Learners explore projectile motion as they use a catapult to protect a castle from attack.
After completing this tutorial, you will be able to complete the following:
The concept of projectile motion is generally studied as a part of physics. Projectile motion integrates the knowledge of force, motion, energy, and Newton's laws. Projectiles are examples of two-dimensional motion, with a horizontal component and a vertical component. Studying projectiles requires an investigation of the relationship between gravitational acceleration and the projectile's initial velocity.
An object that is launched into the air at some angle is a projectile. Examples of projectiles include a golf tee shot, a thrown or hit baseball, or a bullet shot from a pistol. Gravity and air resistance affect the flight paths of these projectiles. A projectile launched at an angle would continue in a straight line at a constant velocity if gravity were not present. However, gravity makes the projectile accelerate to Earth. This shows us why a projectile launched at an angle follows a parabolic trajectory. This parabolic shape is the result of two types of independent motion, horizontal and vertical.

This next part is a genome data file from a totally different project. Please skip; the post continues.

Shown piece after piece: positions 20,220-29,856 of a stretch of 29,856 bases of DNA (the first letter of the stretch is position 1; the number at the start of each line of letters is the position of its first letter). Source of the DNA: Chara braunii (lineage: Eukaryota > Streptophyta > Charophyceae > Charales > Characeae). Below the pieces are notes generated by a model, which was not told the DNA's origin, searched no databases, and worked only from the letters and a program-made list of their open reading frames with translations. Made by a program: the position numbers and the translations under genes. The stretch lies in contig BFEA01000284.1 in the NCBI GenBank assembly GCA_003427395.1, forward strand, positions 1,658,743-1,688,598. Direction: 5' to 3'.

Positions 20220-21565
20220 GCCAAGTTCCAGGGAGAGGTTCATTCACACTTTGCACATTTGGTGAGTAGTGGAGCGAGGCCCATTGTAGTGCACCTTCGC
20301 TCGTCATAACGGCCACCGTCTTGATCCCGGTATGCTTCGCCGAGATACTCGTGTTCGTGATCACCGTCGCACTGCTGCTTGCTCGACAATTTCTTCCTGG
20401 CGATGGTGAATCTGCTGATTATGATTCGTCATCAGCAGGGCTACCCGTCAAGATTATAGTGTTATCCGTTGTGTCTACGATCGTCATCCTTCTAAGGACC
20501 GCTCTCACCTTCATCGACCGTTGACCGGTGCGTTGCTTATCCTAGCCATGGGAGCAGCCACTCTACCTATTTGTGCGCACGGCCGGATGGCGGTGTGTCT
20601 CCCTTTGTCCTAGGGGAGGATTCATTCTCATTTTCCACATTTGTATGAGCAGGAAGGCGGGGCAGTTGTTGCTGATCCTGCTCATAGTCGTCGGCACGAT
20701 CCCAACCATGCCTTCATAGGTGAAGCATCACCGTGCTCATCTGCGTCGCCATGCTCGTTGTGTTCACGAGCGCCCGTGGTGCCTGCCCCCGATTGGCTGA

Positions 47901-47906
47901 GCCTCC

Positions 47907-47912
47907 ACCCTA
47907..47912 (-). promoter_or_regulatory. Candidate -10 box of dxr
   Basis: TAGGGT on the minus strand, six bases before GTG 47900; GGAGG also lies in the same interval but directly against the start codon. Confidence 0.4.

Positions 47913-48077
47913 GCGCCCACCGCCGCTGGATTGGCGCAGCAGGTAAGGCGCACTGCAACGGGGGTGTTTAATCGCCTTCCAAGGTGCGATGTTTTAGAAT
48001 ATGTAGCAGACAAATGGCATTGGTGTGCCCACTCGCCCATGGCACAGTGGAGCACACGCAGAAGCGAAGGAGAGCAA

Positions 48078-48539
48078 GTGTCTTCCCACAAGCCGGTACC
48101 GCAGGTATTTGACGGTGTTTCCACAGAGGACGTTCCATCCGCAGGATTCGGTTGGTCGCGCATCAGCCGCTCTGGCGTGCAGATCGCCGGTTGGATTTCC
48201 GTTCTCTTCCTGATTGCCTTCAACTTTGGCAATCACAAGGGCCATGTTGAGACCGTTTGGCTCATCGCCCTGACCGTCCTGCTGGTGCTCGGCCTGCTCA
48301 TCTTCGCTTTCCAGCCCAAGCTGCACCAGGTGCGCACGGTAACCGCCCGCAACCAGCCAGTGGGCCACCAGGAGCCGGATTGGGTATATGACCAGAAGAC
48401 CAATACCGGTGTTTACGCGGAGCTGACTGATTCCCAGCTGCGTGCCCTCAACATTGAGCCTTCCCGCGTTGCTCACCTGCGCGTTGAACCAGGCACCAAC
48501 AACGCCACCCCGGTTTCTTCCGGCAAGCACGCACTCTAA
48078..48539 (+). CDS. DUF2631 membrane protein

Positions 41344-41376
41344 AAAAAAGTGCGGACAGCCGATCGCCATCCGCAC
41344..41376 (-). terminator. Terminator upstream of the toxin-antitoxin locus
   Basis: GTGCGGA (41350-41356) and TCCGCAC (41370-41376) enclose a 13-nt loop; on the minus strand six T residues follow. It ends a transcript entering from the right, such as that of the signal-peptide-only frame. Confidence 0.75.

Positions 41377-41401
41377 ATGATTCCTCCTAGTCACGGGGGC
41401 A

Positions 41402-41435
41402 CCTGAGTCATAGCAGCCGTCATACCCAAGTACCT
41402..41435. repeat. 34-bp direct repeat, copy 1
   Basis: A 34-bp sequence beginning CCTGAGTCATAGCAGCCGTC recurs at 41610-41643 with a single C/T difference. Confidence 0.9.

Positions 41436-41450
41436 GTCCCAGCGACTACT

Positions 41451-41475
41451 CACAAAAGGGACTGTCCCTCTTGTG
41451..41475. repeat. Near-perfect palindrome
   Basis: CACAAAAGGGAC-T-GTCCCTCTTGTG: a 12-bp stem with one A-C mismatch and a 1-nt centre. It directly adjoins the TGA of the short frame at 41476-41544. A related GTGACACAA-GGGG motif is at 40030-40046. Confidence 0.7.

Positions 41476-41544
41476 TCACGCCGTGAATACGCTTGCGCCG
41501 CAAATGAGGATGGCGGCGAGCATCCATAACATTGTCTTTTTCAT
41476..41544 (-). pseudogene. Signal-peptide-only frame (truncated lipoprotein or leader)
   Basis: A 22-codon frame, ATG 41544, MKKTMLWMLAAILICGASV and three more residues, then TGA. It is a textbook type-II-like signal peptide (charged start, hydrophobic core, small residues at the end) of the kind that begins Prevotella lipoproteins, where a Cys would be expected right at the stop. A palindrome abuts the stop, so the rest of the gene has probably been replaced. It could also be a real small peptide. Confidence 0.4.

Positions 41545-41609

In the example of a catapult, initial velocity is determined by how much the catapult is stretched. The catapult's potential energy in the stretched rope is then converted to kinetic energy of the projectile. The angle at which the object is launched determines how its velocity is divided between its horizontal and vertical components. The variables to be considered during projectile motion experiments include: range, time, initial velocity, and angle. The range is the horizontal distance the projectile moved. Time is the amount of time that the object is in the air. Angle refers to the angle of launch of the projectile. As the angle of launch is manipulated, it will be discovered that at 45?, the horizontal and vertical components are equal to each other maximizing the range of the projectile. By increasing the launch angle, the vertical component of velocity will go up while the horizontal component decreases. This means that the projectile will stay in the air longer and climb to a greater height.
|Approximate Time||20 Minutes|
|Pre-requisite Concepts||angle, gravity, velocity|
|Type of Tutorial||Concept Development|
|Key Vocabulary||acceleration, air resistance, angle|